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Tropical Storm XAVIER


Tropical Storm Xavier Discussion Number   8
NWS National Hurricane Center Miami FL       EP252018
900 AM CST Sun Nov 04 2018

Xavier surprised us a little bit this morning when most of its deep
convection was sheared away, revealing that the center of
circulation was farther northeast than previously estimated.
A 1234 UTC SSMIS microwave pass showed that the mid-level center was
moving onshore the coast of Mexico with the deep convection, but the
low-level center remains well offshore.  Some new convection has
recently developed near the low-level center, as well as in a band
to the northwest.  Objective and subjective Dvorak T-numbers have
begun to fall given the decrease in deep convection, and Xavier's
initial intensity is therefore lowered to 45 kt.

Various shear calculations indicate that Xavier is now being
affected by 20-25 kt of southwesterly shear, which is expected to
increase further during the next 24 hours.  In addition, GOES-16
low-level water vapor imagery shows that dry air has infiltrated
Xavier's circulation.  The shear and dry air should make it harder
and harder for Xavier to maintain organized deep convection, and
the cyclone is therefore forecast to steadily weaken and degenerate
into a remnant low in about 48 hours.  The NHC intensity forecast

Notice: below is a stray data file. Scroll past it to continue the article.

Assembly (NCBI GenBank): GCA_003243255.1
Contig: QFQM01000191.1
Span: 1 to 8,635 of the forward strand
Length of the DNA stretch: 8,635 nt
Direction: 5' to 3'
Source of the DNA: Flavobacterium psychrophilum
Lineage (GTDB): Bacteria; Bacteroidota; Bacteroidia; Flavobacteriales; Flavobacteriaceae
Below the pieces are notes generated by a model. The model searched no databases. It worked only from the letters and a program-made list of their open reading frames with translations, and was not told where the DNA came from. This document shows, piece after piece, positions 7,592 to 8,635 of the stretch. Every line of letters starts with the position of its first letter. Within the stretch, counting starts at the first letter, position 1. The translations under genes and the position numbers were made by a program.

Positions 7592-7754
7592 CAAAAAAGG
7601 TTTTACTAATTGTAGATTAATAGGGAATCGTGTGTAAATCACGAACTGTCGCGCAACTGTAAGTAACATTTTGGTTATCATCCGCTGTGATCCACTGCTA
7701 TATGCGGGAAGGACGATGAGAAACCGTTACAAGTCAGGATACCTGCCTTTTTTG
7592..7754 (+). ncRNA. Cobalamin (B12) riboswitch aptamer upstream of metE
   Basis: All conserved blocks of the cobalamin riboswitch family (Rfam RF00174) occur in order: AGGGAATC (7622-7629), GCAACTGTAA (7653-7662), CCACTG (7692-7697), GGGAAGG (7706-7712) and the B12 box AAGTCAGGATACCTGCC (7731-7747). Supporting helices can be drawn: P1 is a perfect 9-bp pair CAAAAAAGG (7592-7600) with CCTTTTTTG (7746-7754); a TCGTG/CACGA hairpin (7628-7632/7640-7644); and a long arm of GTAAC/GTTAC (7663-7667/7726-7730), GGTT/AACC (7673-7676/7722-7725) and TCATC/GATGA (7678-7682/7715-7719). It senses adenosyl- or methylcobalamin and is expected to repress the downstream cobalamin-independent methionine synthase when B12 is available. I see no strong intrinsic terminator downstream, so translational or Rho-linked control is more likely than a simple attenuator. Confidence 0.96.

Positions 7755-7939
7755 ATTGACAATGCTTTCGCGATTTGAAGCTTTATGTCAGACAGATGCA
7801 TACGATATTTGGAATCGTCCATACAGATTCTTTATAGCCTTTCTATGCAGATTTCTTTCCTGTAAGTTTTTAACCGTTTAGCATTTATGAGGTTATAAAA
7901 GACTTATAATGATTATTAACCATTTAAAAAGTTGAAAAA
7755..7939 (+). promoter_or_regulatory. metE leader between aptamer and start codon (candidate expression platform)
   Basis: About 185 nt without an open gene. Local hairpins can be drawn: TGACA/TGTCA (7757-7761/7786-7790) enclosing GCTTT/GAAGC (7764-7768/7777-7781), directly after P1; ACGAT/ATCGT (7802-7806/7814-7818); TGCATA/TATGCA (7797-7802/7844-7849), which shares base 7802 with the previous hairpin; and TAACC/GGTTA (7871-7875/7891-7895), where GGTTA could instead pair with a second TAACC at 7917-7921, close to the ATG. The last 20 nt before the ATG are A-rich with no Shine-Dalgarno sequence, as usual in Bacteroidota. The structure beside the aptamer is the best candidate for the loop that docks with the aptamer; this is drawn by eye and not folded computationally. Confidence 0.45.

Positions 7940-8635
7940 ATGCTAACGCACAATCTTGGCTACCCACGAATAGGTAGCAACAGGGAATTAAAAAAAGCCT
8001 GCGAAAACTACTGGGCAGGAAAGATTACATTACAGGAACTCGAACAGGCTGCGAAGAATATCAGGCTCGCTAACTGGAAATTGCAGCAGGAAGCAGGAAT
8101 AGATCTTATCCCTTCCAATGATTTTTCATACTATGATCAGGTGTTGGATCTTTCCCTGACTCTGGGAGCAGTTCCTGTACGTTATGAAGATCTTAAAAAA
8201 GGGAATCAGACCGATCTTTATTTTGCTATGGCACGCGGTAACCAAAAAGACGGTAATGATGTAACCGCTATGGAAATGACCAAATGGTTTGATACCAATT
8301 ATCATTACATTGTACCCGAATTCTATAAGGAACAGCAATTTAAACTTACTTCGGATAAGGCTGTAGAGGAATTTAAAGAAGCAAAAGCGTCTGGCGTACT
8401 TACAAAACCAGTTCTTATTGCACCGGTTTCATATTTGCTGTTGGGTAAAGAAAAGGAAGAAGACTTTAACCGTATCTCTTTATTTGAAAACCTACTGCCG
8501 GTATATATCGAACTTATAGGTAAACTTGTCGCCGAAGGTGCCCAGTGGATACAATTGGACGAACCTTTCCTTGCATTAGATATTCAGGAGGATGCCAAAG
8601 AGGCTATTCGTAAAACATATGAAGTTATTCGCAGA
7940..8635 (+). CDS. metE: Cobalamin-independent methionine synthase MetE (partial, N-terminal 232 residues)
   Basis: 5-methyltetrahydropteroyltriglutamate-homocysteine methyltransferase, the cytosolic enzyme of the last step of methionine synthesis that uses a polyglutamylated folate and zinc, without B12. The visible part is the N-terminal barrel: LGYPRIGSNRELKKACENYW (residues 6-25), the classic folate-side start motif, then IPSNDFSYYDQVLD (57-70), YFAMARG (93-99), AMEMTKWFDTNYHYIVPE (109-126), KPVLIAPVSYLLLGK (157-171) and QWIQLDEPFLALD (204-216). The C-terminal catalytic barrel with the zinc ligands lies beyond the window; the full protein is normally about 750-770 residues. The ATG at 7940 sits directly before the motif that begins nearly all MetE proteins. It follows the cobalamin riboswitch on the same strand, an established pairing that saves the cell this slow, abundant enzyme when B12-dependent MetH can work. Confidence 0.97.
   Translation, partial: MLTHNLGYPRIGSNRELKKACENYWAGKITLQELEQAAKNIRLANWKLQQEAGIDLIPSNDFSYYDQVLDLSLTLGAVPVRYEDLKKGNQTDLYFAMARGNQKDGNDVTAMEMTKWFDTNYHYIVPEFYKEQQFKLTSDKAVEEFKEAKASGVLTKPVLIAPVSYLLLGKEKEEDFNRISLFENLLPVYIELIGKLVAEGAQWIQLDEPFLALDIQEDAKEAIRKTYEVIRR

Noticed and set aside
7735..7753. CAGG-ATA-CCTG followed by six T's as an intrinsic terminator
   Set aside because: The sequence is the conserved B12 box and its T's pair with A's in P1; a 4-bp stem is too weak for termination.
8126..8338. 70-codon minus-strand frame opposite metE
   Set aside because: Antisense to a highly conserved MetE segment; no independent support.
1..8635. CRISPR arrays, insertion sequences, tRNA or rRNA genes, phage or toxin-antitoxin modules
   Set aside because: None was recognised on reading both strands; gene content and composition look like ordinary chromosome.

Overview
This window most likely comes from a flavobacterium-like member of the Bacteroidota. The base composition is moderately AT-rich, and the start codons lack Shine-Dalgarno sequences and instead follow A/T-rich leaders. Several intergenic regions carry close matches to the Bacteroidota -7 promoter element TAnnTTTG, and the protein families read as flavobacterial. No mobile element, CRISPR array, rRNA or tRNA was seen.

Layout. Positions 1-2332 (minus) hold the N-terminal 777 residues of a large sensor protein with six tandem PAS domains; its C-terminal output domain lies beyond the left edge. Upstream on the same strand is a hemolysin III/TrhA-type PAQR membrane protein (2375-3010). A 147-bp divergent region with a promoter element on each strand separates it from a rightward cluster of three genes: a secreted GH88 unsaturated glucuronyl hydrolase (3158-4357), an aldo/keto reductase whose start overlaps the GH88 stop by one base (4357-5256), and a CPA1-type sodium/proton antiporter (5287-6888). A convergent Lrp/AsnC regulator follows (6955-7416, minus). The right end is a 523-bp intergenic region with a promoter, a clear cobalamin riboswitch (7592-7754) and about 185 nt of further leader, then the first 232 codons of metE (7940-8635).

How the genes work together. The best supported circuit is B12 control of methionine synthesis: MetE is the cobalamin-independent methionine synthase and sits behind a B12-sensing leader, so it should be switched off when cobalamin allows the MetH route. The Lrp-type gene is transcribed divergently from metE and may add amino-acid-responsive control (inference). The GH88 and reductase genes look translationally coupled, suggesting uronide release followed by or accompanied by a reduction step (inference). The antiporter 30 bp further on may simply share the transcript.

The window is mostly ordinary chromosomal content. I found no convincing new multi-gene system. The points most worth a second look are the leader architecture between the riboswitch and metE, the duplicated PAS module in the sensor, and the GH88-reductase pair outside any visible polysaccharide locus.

lies within the tightly packed intensity guidance envelope and is
generally an update of the previous forecast.  The remnant low of
Xavier is likely to dissipate by day 5.

Xavier's surface center appears to have been tugged northeastward by
deep convection over the past 12 hours, which suggests a
longer-term motion of 020/9 kt.  Now that most of the convection
has been sheared away, however, the surface center seems to have
slowed down, and the advisory motion is 005/5 kt.  The track
guidance continues to insist that Xavier will turn northwestward
and west-northwestward during the next 24 hours as its circulation
becomes shallower and is steered by lower-level easterly winds.
The UKMET is the notable outlier, keeping Xavier as a deeper
circulation and moving it more northward, closer to the coast of
Mexico.  The new NHC track forecast is generally between the
multi-model consensus aids (near the northern side of the guidance
envelope) and the GFS/ECMWF solutions (near the southern side), and
it lies north of the previous forecast to account for the adjusted
initial position.

Large swells, locally heavy rainfall, and gusty winds could affect
portions of the coast of southwestern Mexico during the next day or
two, even with the center forecast to remain offshore.


INIT  04/1500Z 17.6N 105.3W   45 KT  50 MPH
 12H  05/0000Z 18.1N 105.8W   40 KT  45 MPH
 24H  05/1200Z 18.5N 106.7W   35 KT  40 MPH
 36H  06/0000Z 18.8N 107.8W   30 KT  35 MPH
 48H  06/1200Z 19.1N 109.1W   25 KT  30 MPH...POST-TROP/REMNT LOW
 72H  07/1200Z 19.3N 111.6W   20 KT  25 MPH...POST-TROP/REMNT LOW
 96H  08/1200Z 19.2N 113.8W   15 KT  15 MPH...POST-TROP/REMNT LOW
120H  09/1200Z...DISSIPATED

Forecaster Berg